Even more fascinating is the Church, the bride of Christ is waiting for its marriage to the groom, who is Christ. At the moment, Christ is preparing her, adorning her, for that great marriage. The bride has to be ready. It shall be the most glorious event for us- this is the ultimate. Nothing of the marriages on earth now can compare to it.

Let us rejoice and exult and give Him the glory, for the marriage supper of the Lamb has come, & His bride has made herself ready; it was granted her to clothe herself with fine linen, bright and pure… blessed are those who are invited to the marriage supper of the Lamb” Revelation 19:7-9.

This is what all of us should be looking forward to- the ultimate marriage- whether single or married!

So, please the single men and ladies there are crying out. Who will listen to them? Why don’t we think of how we can address them in their current state and encourage them to be fruitful in the ministry and service to the LORD? What if they are being called to singleness for life? Is there a place for that in our thinking or we think there’s definitely a problem with them? My encouragement to all singles out there

Are you bound to a wife? Do not seek to be free. Are you free from a wife? Do not seek a wife. But if you do marry, you have not sinned, and if a betrothed woman marries, she has not sinned. Yet those who marry will have worldly troubles, and I would spare you from that.” 1 Corinthians 7:27-28

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Thanks to Chris Kiagiri for brilliantly condensing Perman’s What’sBestNext into one of the most helpful sessions of the conference #RTB2015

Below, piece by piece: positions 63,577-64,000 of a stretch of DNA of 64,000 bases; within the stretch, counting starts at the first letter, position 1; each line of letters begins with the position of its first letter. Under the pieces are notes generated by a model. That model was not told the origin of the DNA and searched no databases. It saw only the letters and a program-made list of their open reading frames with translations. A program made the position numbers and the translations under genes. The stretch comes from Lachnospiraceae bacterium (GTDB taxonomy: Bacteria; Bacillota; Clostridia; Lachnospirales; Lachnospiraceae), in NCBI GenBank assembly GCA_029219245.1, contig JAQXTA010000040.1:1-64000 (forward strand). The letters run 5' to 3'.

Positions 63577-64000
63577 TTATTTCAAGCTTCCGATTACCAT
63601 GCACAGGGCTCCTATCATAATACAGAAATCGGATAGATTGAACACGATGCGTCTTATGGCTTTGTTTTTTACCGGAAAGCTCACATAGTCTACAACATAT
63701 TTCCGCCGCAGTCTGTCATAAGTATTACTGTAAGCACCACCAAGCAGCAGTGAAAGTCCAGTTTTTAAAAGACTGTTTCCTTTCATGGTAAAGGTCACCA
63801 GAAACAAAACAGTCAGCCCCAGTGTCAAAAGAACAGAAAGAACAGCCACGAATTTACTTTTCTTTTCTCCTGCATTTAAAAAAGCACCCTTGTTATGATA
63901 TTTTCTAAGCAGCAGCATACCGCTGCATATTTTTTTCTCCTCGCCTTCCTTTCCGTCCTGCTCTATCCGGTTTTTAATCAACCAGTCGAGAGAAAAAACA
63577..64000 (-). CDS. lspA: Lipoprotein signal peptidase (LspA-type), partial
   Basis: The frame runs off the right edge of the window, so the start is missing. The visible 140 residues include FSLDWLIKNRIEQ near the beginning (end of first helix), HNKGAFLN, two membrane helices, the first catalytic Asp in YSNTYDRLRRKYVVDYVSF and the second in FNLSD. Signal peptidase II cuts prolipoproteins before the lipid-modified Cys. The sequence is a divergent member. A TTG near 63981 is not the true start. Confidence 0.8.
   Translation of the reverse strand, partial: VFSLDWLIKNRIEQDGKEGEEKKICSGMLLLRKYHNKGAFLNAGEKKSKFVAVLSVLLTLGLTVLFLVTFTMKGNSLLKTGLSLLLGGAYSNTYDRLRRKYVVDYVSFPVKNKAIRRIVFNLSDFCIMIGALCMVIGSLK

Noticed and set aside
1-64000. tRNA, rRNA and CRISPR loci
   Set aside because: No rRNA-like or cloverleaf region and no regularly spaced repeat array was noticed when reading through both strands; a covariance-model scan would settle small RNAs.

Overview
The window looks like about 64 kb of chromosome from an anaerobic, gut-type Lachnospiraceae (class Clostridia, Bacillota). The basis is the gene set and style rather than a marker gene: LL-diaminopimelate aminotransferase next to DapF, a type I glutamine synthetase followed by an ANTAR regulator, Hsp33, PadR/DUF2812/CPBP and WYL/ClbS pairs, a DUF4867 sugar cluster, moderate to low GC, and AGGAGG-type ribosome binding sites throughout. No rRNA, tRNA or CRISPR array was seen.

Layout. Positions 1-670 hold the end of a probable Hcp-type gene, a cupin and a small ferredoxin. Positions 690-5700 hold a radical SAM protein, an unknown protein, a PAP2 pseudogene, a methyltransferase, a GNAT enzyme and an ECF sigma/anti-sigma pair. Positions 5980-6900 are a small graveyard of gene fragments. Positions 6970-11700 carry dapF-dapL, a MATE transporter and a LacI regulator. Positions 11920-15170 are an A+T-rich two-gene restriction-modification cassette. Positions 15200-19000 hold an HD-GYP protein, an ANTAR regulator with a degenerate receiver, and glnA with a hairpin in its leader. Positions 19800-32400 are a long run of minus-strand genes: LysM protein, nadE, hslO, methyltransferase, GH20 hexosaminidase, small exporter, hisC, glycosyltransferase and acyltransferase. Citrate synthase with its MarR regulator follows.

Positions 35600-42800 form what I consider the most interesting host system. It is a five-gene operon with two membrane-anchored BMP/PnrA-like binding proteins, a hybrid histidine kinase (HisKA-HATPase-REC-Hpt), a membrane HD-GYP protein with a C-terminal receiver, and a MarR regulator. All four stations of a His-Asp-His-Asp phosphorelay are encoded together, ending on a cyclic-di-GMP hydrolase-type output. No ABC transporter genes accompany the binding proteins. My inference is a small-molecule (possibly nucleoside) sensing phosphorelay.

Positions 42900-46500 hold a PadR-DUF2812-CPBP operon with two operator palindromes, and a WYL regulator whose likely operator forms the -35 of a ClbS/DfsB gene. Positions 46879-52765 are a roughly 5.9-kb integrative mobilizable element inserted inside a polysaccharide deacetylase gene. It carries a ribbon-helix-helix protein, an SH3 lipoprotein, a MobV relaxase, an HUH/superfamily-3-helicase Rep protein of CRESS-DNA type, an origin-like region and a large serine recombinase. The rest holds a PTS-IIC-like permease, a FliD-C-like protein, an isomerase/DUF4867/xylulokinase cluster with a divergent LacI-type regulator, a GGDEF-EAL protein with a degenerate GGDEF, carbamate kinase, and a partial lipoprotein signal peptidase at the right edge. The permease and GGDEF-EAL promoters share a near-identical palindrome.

Eph2Titus2: God saved us for productivity, Matt25: God expects productivity #wbn #RTB2015

“To be productive is to do all the good we can” Every word is important here. DO. ALL. GOOD. CAN. #wbn #RTB2015

RTB 2015 Nairobi WBN

More resources on WBN:

 

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It’s a Saturday morning, there’s a somber mood sweeping across the whole village. There I was among the mourners.

Reality is dawning on the mourners that actually they won’t be seeing their loved one again. In a few hours’ time, she’ll be laid six feet under and that is it… gone forever never to be seen in this life again. That’s the moment you realise that however much you, as a mere mortal, love someone so much, you can never bring them back to life again. Death is indeed an enemy!

At this time of bereavement, the family and friends of the deceased need nothing short of comfort, consolation and support. And there’s a way in which if you belong to a church congregation, you can definitely, almost certainly know that the church will be there in full swing to provide this kind of support.

All was going on well, with tribute after tribute pouring in, until something happened; When time came for the ‘church’ to take over and conduct the service and eventually bury the dead, they were nowhere to be seen! They had boycotted the whole thing because apparently the family didn’t play by the rules like no playing of music, no speeches, burial be at 9 a.m. e.t.c. So the best thing they could do was leave. What a disappointment! Is this how the ‘church’ behaves?? Seemingly, the church is more important than the people! But what really constitutes the church if not Christ and people!!

My disappointment wasn’t because they failed to give a proper send-off, we buried my aunt, 2 of us conducted the service. My disappointment was because of 3 things:

  1. Failure to Bear Witness for Christ

Romans 12:15b teaches us to “mourn with those who mourn.” And our Saviour Himself, in John 11:33 “When He saw her [Mary] weeping, & the Jews who had come with her also weeping, He was deeply moved in His Spirit and greatly troubled. ” He couldn’t hold it in “Jesus wept” (John 11:35).

The ‘church’ here failed to witness for Christ. What does the Bible teach us about death & mourning? And how can we represent Christ to a watching world? Jesus is deeply moved & greatly troubled by Lazarus’s death and the weeping of those who were there… He identified with them… He didn’t shut Himself from the realities of the messy world around Him, which death is part of. This is exactly the reason why He came on earth, to restore this fallen world. Funerals provide a huge opportunity to speak of this Christ & His Mission and also to show people what the heart of Christ is. This we do not in theory but in practice.